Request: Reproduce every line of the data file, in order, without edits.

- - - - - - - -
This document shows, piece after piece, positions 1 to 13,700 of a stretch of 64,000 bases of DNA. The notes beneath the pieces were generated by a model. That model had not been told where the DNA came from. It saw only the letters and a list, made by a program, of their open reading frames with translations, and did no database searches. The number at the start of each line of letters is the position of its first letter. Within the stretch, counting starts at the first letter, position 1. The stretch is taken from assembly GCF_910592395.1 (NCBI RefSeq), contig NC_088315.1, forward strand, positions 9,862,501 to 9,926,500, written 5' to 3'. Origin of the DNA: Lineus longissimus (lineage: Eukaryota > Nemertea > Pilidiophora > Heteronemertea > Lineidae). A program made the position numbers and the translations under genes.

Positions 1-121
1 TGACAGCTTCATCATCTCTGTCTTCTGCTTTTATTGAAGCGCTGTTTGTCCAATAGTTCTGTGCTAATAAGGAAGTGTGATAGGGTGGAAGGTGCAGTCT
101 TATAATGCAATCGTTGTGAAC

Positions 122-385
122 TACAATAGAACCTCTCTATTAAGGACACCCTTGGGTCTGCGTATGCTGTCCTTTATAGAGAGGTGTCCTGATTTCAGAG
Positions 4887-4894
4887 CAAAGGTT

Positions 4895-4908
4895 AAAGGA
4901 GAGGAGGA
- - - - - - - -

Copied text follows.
This document shows, piece after piece, positions 1 to 13,700 of a stretch of 64,000 bases of DNA. The notes beneath the pieces were generated by a model. That model had not been told where the DNA came from. It saw only the letters and a list, made by a program, of their open reading frames with translations, and did no database searches. The number at the start of each line of letters is the position of its first letter. Within the stretch, counting starts at the first letter, position 1. The stretch is taken from assembly GCF_910592395.1 (NCBI RefSeq), contig NC_088315.1, forward strand, positions 9,862,501 to 9,926,500, written 5' to 3'. Origin of the DNA: Lineus longissimus (lineage: Eukaryota > Nemertea > Pilidiophora > Heteronemertea > Lineidae). A program made the position numbers and the translations under genes.

Positions 1-121
1 TGACAGCTTCATCATCTCTGTCTTCTGCTTTTATTGAAGCGCTGTTTGTCCAATAGTTCTGTGCTAATAAGGAAGTGTGATAGGGTGGAAGGTGCAGTCT
101 TATAATGCAATCGTTGTGAAC

Positions 122-385
122 TACAATAGAACCTCTCTATTAAGGACACCCTTGGGTCTGCGTATGCTGTCCTTTATAGAGAGGTGTCCTGATTTCAGAG
Positions 4887-4894
4887 CAAAGGTT

Positions 4895-4908
4895 AAAGGA
4901 GAGGAGGA